2. Open the book to page 123.
  3. Find the fifth sentence.
  4. Post the text of the next 3 sentences on your blog along with these instructions.
  5. Don’t you dare dig for that “cool” or “intellectual” book in your closet! I know you were thinking about it! Just pick up whatever is closest.

Here’s mine:

The transformation of components of the second rank ημν transform by

η’αβ = Λαν Λβμ ημν

by comparison with Eq. (4.26), η’αβ = ηαβ. Thus ηαβ has the same components in all frames, as we have assumed.

From Radiative Processes in Astrophysics by George B. Rybicki and Alan P. Lightman. No lie — that’s the book I have out on my desk at work. Maybe I’ll try at home tonight, and see what’s lying around there.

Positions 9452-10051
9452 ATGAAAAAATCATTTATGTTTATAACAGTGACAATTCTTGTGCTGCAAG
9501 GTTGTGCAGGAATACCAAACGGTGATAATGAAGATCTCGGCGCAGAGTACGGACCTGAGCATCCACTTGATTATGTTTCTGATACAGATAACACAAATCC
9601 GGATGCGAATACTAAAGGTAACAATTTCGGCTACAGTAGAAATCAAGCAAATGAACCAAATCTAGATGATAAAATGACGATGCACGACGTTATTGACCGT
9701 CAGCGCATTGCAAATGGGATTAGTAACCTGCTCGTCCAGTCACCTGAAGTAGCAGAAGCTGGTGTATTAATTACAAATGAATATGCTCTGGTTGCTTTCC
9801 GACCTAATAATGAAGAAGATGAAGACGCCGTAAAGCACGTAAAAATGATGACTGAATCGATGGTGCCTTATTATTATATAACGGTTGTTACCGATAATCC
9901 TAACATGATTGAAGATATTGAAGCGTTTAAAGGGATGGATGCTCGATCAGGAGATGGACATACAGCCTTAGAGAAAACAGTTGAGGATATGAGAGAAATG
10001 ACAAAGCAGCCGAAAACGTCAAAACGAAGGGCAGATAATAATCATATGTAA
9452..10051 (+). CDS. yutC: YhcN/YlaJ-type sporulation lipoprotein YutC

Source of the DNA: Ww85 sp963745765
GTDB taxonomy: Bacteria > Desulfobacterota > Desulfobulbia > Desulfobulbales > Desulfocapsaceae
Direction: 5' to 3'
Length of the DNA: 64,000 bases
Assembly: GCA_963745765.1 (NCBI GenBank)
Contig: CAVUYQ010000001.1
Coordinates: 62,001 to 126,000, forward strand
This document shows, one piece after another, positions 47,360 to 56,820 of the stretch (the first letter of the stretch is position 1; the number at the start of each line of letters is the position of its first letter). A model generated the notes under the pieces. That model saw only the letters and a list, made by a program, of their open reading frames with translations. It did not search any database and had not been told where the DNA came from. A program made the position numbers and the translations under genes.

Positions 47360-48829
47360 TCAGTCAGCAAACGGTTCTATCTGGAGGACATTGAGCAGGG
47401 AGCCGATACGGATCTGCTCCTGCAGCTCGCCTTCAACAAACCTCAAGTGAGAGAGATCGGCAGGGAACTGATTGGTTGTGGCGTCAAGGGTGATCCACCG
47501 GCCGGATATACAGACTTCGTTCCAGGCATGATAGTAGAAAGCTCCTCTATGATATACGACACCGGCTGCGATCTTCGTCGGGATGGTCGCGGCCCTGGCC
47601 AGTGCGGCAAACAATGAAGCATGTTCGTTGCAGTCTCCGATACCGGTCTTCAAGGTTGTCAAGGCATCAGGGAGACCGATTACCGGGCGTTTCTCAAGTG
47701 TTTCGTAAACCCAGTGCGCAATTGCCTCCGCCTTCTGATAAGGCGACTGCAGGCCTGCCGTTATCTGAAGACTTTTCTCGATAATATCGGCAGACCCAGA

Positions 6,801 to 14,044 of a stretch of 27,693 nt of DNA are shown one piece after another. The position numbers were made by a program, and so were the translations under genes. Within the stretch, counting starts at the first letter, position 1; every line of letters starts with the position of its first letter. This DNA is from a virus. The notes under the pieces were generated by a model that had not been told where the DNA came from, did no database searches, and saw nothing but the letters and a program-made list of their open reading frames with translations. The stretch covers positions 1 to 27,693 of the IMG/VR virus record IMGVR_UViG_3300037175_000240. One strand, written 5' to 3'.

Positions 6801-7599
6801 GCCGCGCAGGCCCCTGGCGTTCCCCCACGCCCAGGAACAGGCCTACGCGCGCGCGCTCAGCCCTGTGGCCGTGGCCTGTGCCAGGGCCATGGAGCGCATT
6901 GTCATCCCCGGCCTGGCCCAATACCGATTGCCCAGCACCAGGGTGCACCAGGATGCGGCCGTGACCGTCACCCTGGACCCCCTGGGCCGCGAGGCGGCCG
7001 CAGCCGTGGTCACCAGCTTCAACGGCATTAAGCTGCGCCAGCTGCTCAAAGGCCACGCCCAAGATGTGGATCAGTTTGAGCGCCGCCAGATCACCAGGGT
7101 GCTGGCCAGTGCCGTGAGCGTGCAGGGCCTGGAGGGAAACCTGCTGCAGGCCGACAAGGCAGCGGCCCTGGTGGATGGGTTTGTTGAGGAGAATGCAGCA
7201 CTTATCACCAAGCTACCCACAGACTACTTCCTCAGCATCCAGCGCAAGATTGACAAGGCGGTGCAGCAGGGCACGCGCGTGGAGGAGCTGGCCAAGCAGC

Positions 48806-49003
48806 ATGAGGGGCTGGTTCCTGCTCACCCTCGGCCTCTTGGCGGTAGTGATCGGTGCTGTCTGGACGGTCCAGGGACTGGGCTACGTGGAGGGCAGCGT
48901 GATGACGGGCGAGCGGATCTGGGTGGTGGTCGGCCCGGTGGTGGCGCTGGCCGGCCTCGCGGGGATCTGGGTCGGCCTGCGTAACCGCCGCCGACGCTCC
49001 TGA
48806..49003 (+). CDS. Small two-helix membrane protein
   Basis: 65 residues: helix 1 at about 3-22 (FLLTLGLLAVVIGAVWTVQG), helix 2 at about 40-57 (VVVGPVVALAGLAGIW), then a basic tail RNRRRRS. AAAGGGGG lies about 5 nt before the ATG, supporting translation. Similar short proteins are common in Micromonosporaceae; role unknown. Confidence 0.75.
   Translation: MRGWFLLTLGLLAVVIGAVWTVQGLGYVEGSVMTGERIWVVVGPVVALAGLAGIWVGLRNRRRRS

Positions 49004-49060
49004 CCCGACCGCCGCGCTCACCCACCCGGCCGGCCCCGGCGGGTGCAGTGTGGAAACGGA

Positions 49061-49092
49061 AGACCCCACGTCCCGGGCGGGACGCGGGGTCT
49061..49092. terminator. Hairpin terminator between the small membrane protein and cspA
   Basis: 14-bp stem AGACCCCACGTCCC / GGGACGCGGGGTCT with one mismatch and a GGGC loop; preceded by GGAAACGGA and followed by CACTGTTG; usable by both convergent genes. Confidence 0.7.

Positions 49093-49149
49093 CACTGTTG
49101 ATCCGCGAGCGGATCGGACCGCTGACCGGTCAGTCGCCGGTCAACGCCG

[Link from Mr. Hassle’s Long Underpants]

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The Shadow of the North

Posted by barb on Feb 13, 2005 in Books

by Philip Pullman

In this second book of the Sally Lockhart trilogy, where we pick up with Sally a few years after The Ruby in the Smoke. She has built herself a small financial consulting business, no small feat for a woman in 1878, and has helped her friends from the first book build a respectable photography business.

This novel starts with two seemingly unrelated minor mysteries — one involves the sinking of a ship, losing one of Sally’s customers all of her retirement savings that she had put into that ship on Sally’s advice; the other involves an enigmatic performer at the theater where Sally’s friend Jim (and also employee at the photography studio) works backstage. These mysteries come together when an elusive company, North Star, pops into both the mystery of the ship, and the mystery of the marked performer.